A new book by Canada’s Fraser Institute in collaboration with the Institute of Public Affairs has found that Australia has had biggest decline in entrepreneurship among similar countries. Australia’s small business entry rate declined by 40 per cent between 2003-05 and 2012-14, a substantially larger decline than the United States, United Kingdom, and Canada.
The collection of essays by leading scholars, Demographics and Entrepreneurship: Mitigating the Effects of an Aging Population, explores how in the face of falling entrepreneurship, an aging population, and stagnant productivity, governments must take action to encourage business start-ups by cutting red tape, reducing taxes, and creating an entrepreneurship-friendly environment.
“Entrepreneurs drive innovation and technological advancement that is key to our prosperity, and higher living standards. If we don’t take steps now, as our population ages, the decline in business start-ups will only get worse in the years ahead,” said IPA research fellow Matthew Lesh.
In Australia, small business start-ups—as a percentage of all small businesses—fell sharply from 27.59 per cent in 2003-05 to 12.58 per cent in 2014, a decline of 40 per cent. Australia’s ratio of small business entries to small business exits has declined from 300 to 133, a 125 per cent reduction, and also the highest of studied countries. Australia’s productivity growth is 49 per cent slower in 2011 to 2015 compared to 1991 to 1995 – this is consistent with a slowdown in business start-up rates.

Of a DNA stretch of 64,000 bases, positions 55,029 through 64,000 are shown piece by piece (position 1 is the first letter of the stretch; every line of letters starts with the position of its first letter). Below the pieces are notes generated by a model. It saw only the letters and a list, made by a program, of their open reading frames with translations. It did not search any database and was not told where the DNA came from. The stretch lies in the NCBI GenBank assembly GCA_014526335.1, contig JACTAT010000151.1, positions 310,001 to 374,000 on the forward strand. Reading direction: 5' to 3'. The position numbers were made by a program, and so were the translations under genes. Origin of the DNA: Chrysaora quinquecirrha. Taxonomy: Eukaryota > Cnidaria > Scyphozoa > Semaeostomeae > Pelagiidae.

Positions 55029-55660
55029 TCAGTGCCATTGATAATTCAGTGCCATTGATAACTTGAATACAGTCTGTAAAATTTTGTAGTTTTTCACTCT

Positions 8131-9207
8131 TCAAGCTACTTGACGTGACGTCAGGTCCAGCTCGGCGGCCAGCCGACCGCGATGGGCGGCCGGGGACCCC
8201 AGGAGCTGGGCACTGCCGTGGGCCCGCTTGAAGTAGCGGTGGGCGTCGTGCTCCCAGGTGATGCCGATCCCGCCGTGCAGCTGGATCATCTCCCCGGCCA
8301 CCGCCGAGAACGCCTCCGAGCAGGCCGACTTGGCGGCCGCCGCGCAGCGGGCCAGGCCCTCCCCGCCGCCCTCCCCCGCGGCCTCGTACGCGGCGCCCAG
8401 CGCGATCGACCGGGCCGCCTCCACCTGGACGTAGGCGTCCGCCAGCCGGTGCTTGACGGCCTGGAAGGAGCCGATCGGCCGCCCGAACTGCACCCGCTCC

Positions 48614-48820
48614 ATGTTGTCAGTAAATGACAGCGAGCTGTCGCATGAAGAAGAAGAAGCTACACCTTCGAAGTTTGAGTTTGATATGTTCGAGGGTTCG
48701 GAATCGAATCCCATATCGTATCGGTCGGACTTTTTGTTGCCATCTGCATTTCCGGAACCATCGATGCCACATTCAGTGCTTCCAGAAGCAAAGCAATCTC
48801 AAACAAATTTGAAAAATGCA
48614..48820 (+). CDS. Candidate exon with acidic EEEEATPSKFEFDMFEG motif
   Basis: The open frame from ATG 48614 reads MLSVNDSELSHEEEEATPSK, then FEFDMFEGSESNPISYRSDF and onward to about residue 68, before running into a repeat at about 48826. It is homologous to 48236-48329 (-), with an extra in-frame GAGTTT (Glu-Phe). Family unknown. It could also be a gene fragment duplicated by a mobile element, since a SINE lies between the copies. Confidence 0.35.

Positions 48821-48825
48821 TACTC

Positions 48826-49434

A contributing factor for the decline in entrepreneurship is an aging population. Crucially, the percentage of Australia’s population between 25 and 49 years old—the prime age for entrepreneurialism, according to research—hit its peak at 38 per cent in 1995. By 2015, that percentage had fallen to 34.9 per cent, and by 2065, it’s expected to drop further to 30.4 per cent.
While governments can do little to stem the tide of demographics, they can improve the incentives for possible entrepreneurs and improve the environment within which entrepreneurs operate. Australia must take steps cut red tape, which IPA research has found is costing the Australian economy $176 billion a year. We must also reduce personal and corporate income taxes, as well as reduce or eliminate capital gains taxes, to increase rewards for effort.
“Red tape and high taxes are crippling Australia’s entrepreneurial spirit. We must take steps to encourage entrepreneurial risk-taking to spur innovation, technological advancement and ultimately create more opportunities and prosperity for all,” Lesh said.
The book is a collaboration between the Institute of Public Affairs, Canada’s Fraser Institute, the Centre for Strategic and International Studies (CSIS) in the U.S., the Adam Smith Institute’s The Entrepreneur Network in Britain.